The trends that exist with economic development are self-evident. In the cadre of the old developed countries, however, only France and Belgium show themselves as markedly distinct. Denmark is strikingly un-deferential, whilst Singapore, Hong Kong and Japan are the opposite. The Asian nations are also less individualistic than their economic status would suggest, perhaps true to cliché.

Below, a second chart shows the detail of the cluster in the lower right of the chart, of which the UK is a member.

More sophisticated analysis allows us to build dendrograms, of the sort demonstrated above, and also allows us to define statistically-meaningful clusters of countries. These are taken to a higher level of sophistication in the next section, where we combine values data with the broader economic and behavioural factors, so we shall pass over these results. However, creating such clusters generates four groups from amongst these countries. These are shown as the numbers 1 to 4 in the key.

This chart uses exactly the same axes as were employed on the charts which were shown above. It excludes, of course, the variable represented by the area of the circle. Instead, the four symbols show membership of the four distinct ways in which nations tend to cluster, as derived from the data series that describe them. The identity of many of the points can be read off from the preceding charts, in which the circles were labelled.

Bringing together the variables.

Bringing together the variables.

The next stage of analysis supplements the 'values' data with a much wider range of factual information. The identity of these variables is detailed in the opening section. They were, however, chosen to reflect political or other choice which was made within the nation or perceptions - such as risk - that were assessed from outside. These data series were significantly winnowed. Only one of the 'values' dimensions dropped out of the analysis - the tolerance of ambiguity. The resulting analysis resolved around 70% of the variance within the data. The results are presented as a dendrogram, below, and as a factor analysis which is shown in Appendix II.

The dendrogram which is shown above represents the best family tree for the nations which survived this winnowing. The results are both intuitive and, on occasions, surprising.

On the left of the figure, there is a family of developed nations. The US is part of a sub-family which contains Australia and New Zealand, but is also closely related to Switzerland and Germany.

Britain, by contrast, is most like Ireland, then Holland and finally similar to Canada, these two clusters merge. Norway and Finland are very similar, but distinct from any of the foregoing.

There is then a significant jump to a family in which Belgium, France, Italy and - surprisingly, Japan - are clustered. It is worth noting that these two major families are more different from each other than - say - Singapore and Hong Kong are distinct from Chile, Salvador and Guatamala.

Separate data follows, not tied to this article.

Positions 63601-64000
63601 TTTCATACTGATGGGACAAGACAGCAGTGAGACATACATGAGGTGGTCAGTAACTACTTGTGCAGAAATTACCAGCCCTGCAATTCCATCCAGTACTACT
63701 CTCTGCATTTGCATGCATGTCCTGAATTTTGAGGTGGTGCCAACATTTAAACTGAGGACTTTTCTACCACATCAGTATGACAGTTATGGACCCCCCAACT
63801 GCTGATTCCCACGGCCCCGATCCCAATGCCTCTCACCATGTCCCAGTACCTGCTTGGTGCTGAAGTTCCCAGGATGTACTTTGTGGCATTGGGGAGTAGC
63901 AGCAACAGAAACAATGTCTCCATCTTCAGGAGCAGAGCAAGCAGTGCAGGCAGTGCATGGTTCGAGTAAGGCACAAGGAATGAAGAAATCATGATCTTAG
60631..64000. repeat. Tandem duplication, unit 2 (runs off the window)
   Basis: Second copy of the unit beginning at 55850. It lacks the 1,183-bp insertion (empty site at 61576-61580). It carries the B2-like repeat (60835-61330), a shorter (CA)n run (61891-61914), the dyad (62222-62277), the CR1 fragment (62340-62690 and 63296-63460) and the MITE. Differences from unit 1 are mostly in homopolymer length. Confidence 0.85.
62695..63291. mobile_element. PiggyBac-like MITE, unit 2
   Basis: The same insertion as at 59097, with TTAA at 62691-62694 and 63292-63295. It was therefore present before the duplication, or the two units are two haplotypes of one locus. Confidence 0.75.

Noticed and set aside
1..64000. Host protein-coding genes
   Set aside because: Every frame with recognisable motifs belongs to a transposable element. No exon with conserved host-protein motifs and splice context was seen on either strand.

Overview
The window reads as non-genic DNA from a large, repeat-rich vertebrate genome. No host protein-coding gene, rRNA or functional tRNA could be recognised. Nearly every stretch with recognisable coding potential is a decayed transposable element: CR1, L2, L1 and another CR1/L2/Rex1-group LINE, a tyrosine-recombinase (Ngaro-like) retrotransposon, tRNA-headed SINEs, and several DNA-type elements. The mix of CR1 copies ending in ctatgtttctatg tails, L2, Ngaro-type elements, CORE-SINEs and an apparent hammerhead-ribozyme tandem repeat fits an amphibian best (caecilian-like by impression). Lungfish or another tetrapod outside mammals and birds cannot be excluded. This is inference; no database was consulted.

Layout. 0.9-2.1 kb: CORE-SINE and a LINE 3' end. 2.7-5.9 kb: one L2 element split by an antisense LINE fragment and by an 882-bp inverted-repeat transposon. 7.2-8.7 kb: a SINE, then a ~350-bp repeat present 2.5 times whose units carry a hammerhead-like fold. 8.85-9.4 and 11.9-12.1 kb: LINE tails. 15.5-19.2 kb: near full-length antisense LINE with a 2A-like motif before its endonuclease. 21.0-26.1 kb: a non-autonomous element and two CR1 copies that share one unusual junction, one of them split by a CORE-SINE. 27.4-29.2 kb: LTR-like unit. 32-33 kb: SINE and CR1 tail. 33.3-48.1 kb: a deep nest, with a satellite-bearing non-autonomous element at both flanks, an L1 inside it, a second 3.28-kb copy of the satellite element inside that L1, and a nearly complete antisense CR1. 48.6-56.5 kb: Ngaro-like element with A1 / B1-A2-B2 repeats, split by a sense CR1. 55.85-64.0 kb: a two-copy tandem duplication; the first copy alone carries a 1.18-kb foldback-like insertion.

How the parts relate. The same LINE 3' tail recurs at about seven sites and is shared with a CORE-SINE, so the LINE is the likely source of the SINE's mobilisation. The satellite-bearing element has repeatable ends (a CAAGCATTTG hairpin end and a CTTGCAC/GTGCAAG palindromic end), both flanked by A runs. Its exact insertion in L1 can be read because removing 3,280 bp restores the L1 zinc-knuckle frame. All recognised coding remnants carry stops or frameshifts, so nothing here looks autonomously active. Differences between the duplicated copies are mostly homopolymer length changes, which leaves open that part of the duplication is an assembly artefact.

Israel, Uruguay, Jamaica and South Africa make up this major group. There is then a major leap to the cluster of nations on the right of the chart. Hong Kong and Singapore are very like each other, but hugely different from the industrial countries despite their similar levels of per capita income. This section is, however, filled with the recently industrialised, developing or poor nations. There are some initially surprising - but often intuitive - fellows, such as Colombia and Turkey.

One can quarrel with some of the minor details on this figure. The fine tuning of it is relatively sensitive to the conditions which are imposed on the processing. An excluded variable will have mild effects on the arrangement that results. In general, however, the structure is robust and represents an objective measure (with all the fallibility of the data understood) of how the principle nations relate to each other.

One of the most striking features of this analysis may be the sharp differences amongst the industrial nations. Near neighbours - such as the EU countries - are far more distinct than are, for example, the North Americans, the Germans and the British. Indeed, the closeness between the Germans and the British may be one of the surprises of this figure. Belgium, France, Italy, Spain Greece and Portugal are closer to Japan than they are to their European partners. This speaks ill for future integration.

The previous section showed a scatterplot in which the nations were segmented into groups. The complete analysis allows us to carry out this segmentation in many ways. What follows are a few pertinent snapshots.